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Thread: How to attack my sealer/BC/CC

  1. #16

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    If you do the jambs first, knowing you still have to seal the exterior, where you you mask to before spraying the jambs? Do you still use smooth transition tape to prevent a hard edge? Where, exactly, should your mask line be? Slightly onto the exterior surface? Slightly onto the jamb?

    The same question goes for the reverse order of spraying. It seems like an important detail, yet I can't find a good visual that show it. Everyone seems to skip right over that detail and talk about masking after one or the other is already top coated.

  2. #17
    Join Date
    Nov 2005
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    38,264

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    Quote Originally Posted by 80grit View Post
    If you do the jambs first, knowing you still have to seal the exterior, where you you mask to before spraying the jambs? Do you still use smooth transition tape to prevent a hard edge? Where, exactly, should your mask line be? Slightly onto the exterior surface? Slightly onto the jamb?

    The same question goes for the reverse order of spraying. It seems like an important detail, yet I can't find a good visual that show it. Everyone seems to skip right over that detail and talk about masking after one or the other is already top coated.
    If I'm using a sealer that is not clear or close to the color of the exterior I'll seal and paint the exterior first. Masking in the jambs is optional but I'll usually mask with either Smooth Transition Tape or use standard masking tape then sand out the ridge. Once the exterior is painted and the jambs prepped I tape with the STT on the jamb/exterior bend with the tape one the exterior.

    I normally apply the STT then put my masking paper on leaving a small space then bridge the space with a piece of masking tape. This allows me to remove the STT while the paint is still wet without much risk of hurting the wet paint.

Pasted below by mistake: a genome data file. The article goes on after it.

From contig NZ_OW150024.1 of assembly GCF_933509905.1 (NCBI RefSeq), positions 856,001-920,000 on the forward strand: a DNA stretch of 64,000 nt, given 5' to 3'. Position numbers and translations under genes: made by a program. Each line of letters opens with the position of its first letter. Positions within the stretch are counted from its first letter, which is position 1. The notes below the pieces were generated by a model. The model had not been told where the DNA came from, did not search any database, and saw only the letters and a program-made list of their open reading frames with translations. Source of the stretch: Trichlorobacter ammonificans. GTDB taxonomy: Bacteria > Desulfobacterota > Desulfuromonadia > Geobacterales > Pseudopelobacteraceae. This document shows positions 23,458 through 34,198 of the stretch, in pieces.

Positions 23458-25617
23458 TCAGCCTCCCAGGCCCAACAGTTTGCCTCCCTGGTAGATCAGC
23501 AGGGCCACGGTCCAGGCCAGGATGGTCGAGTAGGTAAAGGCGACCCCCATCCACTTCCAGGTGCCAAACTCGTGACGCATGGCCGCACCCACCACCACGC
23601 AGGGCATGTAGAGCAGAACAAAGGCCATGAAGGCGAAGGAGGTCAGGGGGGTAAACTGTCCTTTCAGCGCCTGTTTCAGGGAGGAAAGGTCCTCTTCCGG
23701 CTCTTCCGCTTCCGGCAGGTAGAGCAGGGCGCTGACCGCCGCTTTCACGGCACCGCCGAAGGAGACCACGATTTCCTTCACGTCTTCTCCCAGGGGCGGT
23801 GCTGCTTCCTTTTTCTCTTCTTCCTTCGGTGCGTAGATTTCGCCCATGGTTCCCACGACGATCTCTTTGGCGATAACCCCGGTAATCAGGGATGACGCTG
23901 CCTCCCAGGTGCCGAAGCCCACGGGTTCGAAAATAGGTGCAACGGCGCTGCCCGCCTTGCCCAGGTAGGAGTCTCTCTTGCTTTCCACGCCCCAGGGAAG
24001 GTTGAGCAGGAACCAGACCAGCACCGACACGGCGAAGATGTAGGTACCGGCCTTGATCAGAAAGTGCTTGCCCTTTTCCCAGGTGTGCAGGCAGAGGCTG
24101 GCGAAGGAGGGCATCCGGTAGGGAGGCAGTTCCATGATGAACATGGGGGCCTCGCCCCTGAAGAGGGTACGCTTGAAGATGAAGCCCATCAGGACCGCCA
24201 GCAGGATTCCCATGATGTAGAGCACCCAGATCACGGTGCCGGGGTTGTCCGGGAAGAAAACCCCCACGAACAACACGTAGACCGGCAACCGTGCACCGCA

3. #18

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    I don't have much experience and it's been a while since my last project. I really feel like doing jambs first will allow me some flexibility to get my sea legs again. Jumping straight into the exterior is a bit scary. I also want to remove my doors to spray jambs to make it easier and make sure I get good coverage under the doors. That's where my truck has been most susceptible to rust over the years. If I do the exterior first, that means I'll be removing and replacing freshly painted doors. That is also a little scary.

    The sealer coat is really the thorn in my side, as far as doing jambs first, and I see what you mean. Since I essentially have to immediately BC/CC right after sealer, I'm still not sure how to handle jamb masking.

    Looking at the image and assuming jambs first, then exterior -

    1. Before spraying jambs, what position would you mask to with the STT?

    2. Before spraying sealer of similar color on the exterior, where do I mask to with the STT? How many layers?

    3. Before the BC, do I pull a layer of STT to be sure to cover the sealer with the BC?




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  4. #19
    Join Date
    Nov 2006
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    1,943

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    Sealer doesn't have to be covered immediately. The only reason to spray base coat on it soon after it is applied is so you don't need to scuff it. If you let it sit a few days or weeks you merely think of it as if you were spraying over old paint and scuff it. If you are using good paint that covers well then you don't even need it. It's optional and some people like that option but it has it's down side too like extra film build, an extra chance to get nibs into the paint job and in your case making you feel pressured to paint bc/cc on an accelerated schedule.

    Bob K

  5. #20
    Join Date
    Nov 2005
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    38,264

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    I would probably start by masking at (C) and apply my sealer and top coats then remove the STT and prep the jambs and apply another line of STT at (B) then shoot the jambs.

  6. #21

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    The more I think (and sand and sand), the more I agree with Len that finishing the exterior first with sealer/bc/cc all in succession would be easiest.

    I was nervous about doing all three applications in a row without any sanding because of dust and bugs, but the tech sheets allow for enough time to address imperfections between products.

    Sealing days or weeks ahead of bc/cc would just add hours of more sanding and I am inevitably going to sand through on an edge somewhere

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